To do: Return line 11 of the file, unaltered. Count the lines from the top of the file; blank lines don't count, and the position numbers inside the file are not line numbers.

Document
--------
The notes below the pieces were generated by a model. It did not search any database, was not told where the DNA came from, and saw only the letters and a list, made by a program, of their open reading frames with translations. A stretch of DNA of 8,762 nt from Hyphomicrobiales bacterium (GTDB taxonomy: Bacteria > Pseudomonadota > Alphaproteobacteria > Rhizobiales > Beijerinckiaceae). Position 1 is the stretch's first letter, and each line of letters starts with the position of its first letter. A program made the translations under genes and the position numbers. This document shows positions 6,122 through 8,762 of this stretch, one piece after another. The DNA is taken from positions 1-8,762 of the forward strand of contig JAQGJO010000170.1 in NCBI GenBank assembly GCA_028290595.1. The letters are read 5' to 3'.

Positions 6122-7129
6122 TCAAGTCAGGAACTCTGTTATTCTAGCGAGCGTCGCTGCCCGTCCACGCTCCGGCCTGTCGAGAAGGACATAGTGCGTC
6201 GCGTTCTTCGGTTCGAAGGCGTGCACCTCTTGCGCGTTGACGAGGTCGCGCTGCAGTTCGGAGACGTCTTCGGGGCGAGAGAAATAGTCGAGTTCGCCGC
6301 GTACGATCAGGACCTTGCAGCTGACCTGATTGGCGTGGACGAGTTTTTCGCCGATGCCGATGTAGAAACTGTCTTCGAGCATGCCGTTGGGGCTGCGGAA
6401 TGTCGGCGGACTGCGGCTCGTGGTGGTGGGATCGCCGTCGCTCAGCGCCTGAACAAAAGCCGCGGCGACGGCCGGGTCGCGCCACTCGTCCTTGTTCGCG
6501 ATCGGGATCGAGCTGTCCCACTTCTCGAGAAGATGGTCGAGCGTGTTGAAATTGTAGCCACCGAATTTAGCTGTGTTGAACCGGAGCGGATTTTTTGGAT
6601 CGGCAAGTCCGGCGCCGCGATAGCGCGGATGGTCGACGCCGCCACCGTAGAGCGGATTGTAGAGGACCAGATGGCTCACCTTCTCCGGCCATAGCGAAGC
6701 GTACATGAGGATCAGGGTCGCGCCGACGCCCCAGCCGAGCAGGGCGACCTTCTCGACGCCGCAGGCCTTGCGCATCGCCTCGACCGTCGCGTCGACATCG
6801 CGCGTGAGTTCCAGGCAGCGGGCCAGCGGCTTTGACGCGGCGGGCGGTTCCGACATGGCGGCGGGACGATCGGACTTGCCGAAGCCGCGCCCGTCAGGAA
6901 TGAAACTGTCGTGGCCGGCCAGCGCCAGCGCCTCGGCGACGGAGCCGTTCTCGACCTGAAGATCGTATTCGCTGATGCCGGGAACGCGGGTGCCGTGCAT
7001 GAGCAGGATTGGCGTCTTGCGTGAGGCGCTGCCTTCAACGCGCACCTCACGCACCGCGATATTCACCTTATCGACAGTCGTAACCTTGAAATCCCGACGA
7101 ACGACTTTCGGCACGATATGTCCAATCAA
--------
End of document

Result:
6901 TGAAACTGTCGTGGCCGGCCAGCGCCAGCGCCTCGGCGACGGAGCCGTTCTCGACCTGAAGATCGTATTCGCTGATGCCGGGAACGCGGGTGCCGTGCAT